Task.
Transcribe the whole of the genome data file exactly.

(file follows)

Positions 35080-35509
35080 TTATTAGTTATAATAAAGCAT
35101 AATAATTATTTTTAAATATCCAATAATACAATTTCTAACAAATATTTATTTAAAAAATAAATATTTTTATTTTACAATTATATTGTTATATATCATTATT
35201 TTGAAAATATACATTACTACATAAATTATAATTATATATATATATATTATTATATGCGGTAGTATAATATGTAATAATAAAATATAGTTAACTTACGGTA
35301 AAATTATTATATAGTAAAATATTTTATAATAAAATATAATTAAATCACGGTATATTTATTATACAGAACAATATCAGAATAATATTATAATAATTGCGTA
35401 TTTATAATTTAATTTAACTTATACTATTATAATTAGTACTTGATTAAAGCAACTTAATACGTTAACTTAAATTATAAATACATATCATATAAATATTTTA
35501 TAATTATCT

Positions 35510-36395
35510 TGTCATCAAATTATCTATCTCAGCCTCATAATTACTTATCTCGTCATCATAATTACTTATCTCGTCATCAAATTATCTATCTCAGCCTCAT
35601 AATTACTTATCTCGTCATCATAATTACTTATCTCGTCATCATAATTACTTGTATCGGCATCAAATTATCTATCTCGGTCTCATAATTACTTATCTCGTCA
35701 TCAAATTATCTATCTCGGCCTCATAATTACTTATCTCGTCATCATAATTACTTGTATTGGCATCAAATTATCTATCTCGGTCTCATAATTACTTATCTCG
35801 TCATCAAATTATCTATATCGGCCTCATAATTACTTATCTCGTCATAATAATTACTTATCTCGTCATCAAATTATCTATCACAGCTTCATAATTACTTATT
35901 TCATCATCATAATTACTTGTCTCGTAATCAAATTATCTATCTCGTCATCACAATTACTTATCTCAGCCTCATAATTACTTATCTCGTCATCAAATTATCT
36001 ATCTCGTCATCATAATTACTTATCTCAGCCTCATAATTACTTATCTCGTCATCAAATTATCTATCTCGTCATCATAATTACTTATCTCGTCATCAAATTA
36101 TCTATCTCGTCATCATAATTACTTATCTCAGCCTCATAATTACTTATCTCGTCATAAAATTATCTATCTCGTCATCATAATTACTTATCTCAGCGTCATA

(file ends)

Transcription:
Positions 35080-35509
35080 TTATTAGTTATAATAAAGCAT
35101 AATAATTATTTTTAAATATCCAATAATACAATTTCTAACAAATATTTATTTAAAAAATAAATATTTTTATTTTACAATTATATTGTTATATATCATTATT
35201 TTGAAAATATACATTACTACATAAATTATAATTATATATATATATATTATTATATGCGGTAGTATAATATGTAATAATAAAATATAGTTAACTTACGGTA
35301 AAATTATTATATAGTAAAATATTTTATAATAAAATATAATTAAATCACGGTATATTTATTATACAGAACAATATCAGAATAATATTATAATAATTGCGTA
35401 TTTATAATTTAATTTAACTTATACTATTATAATTAGTACTTGATTAAAGCAACTTAATACGTTAACTTAAATTATAAATACATATCATATAAATATTTTA
35501 TAATTATCT

Positions 35510-36395
35510 TGTCATCAAATTATCTATCTCAGCCTCATAATTACTTATCTCGTCATCATAATTACTTATCTCGTCATCAAATTATCTATCTCAGCCTCAT
35601 AATTACTTATCTCGTCATCATAATTACTTATCTCGTCATCATAATTACTTGTATCGGCATCAAATTATCTATCTCGGTCTCATAATTACTTATCTCGTCA
35701 TCAAATTATCTATCTCGGCCTCATAATTACTTATCTCGTCATCATAATTACTTGTATTGGCATCAAATTATCTATCTCGGTCTCATAATTACTTATCTCG
35801 TCATCAAATTATCTATATCGGCCTCATAATTACTTATCTCGTCATAATAATTACTTATCTCGTCATCAAATTATCTATCACAGCTTCATAATTACTTATT
35901 TCATCATCATAATTACTTGTCTCGTAATCAAATTATCTATCTCGTCATCACAATTACTTATCTCAGCCTCATAATTACTTATCTCGTCATCAAATTATCT
36001 ATCTCGTCATCATAATTACTTATCTCAGCCTCATAATTACTTATCTCGTCATCAAATTATCTATCTCGTCATCATAATTACTTATCTCGTCATCAAATTA
36101 TCTATCTCGTCATCATAATTACTTATCTCAGCCTCATAATTACTTATCTCGTCATAAAATTATCTATCTCGTCATCATAATTACTTATCTCAGCGTCATA